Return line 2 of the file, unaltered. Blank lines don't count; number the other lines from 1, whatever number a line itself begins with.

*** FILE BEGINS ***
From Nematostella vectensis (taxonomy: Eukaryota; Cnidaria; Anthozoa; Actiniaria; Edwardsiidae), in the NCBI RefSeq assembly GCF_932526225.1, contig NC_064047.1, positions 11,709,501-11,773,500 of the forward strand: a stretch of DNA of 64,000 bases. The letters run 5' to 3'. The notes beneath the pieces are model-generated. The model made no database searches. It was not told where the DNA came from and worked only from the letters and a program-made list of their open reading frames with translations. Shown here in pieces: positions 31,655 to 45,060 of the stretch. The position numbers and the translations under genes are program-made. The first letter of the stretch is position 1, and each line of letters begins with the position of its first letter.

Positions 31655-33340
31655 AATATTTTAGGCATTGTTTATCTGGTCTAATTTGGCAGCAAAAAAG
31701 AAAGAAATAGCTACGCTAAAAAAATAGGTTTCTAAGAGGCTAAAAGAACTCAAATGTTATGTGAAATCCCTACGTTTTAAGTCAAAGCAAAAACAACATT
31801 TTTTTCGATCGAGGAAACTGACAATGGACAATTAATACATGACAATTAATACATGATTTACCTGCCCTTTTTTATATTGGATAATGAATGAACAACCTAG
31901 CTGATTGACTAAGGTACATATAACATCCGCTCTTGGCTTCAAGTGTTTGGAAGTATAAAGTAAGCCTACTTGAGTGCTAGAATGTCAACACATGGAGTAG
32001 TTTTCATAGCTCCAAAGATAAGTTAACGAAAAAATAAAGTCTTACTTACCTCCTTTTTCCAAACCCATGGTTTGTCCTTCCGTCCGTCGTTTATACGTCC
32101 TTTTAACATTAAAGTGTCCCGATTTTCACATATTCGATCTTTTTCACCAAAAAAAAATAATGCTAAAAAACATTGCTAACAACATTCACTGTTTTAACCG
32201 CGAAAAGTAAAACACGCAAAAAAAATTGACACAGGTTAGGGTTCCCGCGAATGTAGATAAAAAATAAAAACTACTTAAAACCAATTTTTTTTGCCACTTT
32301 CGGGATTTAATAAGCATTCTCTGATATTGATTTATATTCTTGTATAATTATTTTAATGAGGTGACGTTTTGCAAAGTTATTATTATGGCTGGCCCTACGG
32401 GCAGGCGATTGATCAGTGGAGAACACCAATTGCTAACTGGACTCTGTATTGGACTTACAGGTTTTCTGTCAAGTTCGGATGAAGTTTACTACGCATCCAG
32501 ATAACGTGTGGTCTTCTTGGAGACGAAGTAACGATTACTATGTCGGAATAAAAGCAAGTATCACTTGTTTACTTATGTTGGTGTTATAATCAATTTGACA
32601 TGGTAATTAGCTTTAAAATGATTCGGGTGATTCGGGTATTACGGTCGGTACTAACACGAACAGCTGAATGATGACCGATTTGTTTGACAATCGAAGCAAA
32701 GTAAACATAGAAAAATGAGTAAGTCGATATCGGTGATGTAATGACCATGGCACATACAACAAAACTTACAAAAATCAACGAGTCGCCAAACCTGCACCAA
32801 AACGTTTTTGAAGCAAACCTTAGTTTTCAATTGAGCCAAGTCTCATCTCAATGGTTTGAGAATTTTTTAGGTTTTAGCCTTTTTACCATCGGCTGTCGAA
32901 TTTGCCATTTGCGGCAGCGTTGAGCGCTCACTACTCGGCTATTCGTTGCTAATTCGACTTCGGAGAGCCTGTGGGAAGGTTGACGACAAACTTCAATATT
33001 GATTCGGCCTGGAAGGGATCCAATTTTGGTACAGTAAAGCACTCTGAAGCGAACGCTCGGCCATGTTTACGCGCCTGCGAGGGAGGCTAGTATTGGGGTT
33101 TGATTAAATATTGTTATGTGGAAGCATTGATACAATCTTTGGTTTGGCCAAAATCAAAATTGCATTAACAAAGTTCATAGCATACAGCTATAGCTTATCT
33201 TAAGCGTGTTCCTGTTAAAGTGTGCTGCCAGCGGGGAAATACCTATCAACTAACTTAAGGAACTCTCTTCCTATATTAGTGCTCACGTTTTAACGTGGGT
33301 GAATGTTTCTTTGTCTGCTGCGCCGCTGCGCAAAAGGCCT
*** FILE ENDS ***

Positions 31655-33340